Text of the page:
All the Birds in the Sky by Charlie Jane Anders

I was hesitant, at first, to review this book, so perhaps this really won’t be a review. This is a book that appears to have universal adulation (if the internet is to be believed) and I so wanted to like it too. It was witchy, magical, and fantastical, or so it claimed. It did have some of these elements but, sadly, it was truly terrible.

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It’s been quite a while since I’ve read a bad book; I generally stick to the 50 page rule, but this one really did trick me. The first third is engaging: the plot flowed even with a few bumps and repetitiveness, but the language was compelling and the magic, so to speak, was enough to keep me there (also, after the sad failure of my attempt to watch that horrid SyFy show The Magicians, I was really hoping this book would do the trick to remedy my desire for something enjoyable and magical).

I am baffled by the praise here. Perhaps, the reviewers only read the first third and wisely didn’t finish. The beginning deals with the characters when they’re children and then at some point jumps ahead into adulthood: one is a apocalyptic-type of Silicon Valley engineer that in real life would make me roll my eyes so much they would fall down a sewer drain and the second, Patricia, who had real potential is a “feisty” witch who never is very interesting or magical as an adult….also, there’s something about her being able to understand birds (hence the title, but whatever, really).

The terrible two thirds are twisty and unpleasant. Too much is brought up and it is incredibly opaque. I have no problem with unlikable characters, but I absolutely didn’t care about them. I hoped they quickly perished in whatever future worldwide catastrophe was approaching; at least the book would be over sooner.

I stuck with it because the beginning was promising. It reminded me of the lightness of Neil Gaiman’s writing–as if the reader is in a strange fairy tale of the author’s own making. But All the Birds in the Sky is the biggest con of the publishing schedule for 2016. Avoid at all costs. There are too many books in this world to read. Good grief, was this awful. A huge question I kept wondering was did Charlie Janie Anders even have an editor? Was she just taking four different books she was thinking of and mash them together hoping the reader would be stupid enough to accept this? I have never felt so alone in my opinion (except when I switch over to the 1-3 star ratings on Goodreads).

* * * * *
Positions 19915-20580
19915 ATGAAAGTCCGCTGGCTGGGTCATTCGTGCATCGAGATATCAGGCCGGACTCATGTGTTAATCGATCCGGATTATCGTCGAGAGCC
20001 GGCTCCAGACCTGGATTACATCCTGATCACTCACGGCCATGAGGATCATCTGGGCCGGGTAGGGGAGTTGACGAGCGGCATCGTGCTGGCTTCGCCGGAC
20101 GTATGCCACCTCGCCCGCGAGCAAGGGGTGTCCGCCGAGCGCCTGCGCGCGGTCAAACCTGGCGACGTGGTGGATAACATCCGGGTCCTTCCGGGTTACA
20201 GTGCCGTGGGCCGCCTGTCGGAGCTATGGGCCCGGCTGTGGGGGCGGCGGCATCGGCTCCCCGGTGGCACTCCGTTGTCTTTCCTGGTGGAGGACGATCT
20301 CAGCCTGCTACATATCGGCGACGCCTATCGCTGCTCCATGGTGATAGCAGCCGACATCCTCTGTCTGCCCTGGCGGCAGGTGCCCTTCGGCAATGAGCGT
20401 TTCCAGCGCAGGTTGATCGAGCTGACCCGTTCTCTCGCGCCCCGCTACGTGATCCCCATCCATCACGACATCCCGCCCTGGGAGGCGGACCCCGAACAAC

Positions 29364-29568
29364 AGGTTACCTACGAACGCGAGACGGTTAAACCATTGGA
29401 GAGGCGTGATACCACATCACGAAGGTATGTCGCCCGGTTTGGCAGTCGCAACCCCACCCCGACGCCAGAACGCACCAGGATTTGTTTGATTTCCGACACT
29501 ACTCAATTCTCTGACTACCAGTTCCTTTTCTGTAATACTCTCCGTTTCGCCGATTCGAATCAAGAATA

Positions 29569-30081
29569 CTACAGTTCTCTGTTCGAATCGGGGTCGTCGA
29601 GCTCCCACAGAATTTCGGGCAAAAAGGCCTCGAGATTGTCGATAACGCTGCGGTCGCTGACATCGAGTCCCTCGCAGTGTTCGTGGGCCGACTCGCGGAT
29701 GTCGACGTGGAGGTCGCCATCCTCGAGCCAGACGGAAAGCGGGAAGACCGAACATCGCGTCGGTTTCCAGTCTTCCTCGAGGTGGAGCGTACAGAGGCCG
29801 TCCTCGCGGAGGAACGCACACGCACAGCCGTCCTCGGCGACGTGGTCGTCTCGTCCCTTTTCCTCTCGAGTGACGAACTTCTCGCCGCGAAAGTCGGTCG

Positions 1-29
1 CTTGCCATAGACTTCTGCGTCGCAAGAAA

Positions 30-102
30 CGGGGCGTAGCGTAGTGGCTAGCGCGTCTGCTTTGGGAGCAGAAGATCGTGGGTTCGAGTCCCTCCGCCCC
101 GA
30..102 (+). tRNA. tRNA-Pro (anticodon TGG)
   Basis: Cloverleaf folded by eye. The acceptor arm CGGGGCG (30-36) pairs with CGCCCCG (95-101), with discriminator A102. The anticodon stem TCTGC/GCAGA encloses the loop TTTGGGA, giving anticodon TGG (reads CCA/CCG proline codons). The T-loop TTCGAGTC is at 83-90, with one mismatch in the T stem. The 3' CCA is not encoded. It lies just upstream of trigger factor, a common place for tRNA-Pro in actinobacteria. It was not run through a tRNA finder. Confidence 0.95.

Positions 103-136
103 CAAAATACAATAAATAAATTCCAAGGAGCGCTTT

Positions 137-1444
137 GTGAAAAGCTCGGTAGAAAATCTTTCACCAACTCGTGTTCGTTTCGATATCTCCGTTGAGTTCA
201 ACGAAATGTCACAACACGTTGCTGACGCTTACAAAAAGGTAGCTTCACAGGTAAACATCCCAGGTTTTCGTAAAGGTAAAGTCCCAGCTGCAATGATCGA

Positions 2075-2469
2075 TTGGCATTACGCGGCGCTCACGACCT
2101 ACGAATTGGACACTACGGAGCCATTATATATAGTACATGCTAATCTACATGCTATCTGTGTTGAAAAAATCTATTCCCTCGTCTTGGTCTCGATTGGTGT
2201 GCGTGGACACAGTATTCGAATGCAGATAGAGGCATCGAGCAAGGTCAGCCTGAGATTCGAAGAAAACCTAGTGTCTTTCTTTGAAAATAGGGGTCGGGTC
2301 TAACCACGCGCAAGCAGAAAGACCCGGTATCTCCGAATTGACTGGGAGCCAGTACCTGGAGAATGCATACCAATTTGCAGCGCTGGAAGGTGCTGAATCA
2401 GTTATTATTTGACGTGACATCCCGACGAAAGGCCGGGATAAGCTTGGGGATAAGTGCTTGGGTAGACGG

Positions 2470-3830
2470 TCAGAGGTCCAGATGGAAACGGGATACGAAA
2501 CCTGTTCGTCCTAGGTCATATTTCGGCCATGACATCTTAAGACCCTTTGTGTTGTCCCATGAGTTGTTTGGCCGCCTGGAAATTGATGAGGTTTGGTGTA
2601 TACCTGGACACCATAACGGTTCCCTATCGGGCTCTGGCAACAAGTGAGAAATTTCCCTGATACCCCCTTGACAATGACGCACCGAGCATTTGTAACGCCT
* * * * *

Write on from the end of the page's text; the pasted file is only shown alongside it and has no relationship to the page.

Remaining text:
If I wasn’t borrowing this from the library, I would have certainly chucked it out of a window no lower than the third floor of a building.

 

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7 comments

  1. Reviews-I-can-use! Thanks. I probably won’t read the book, but out of curiosity I WILL run over and read some of the other reviews out there. . .try to see them defend the book!

    1. I didn’t think I was going to review this one–and I’m not really sure if this is a review–but I can’t get over how heralded this book is. I wonder if it’s because it had such excellent publicity leading up to its release with the reading audience being told how much they would like it, it was read uncritically. Even so, I read it for enjoyment with no intention of reviewing and it truly was a slog.

      1. I’ve had just that same experience too many times. I already know that my tastes aren’t going to line up with what occurs in the world of best-sellers and best-promoted, but still, sometimes you just really think, this book will be the exception. . !

  2. Oh gosh, yeah, I mean — I didn’t dislike this book as much as you did, but I had really serious reservations about it. None of the emotional beats really landed for me. Even though I thought the system of magic was super fascinating, and the science too, I just wasn’t wild about the ways they played out. And yeah, I didn’t care if Patricia or Lawrence ended up happy in the end.

    1. I think my dislike came from the fact that this sounded so much like a book I would like and it totally hoodwinked me, too. So I definitely held a grudge. Sadly, the magic wasn’t enough. For a book so concerned with magic and science, it seemed so minuscule.

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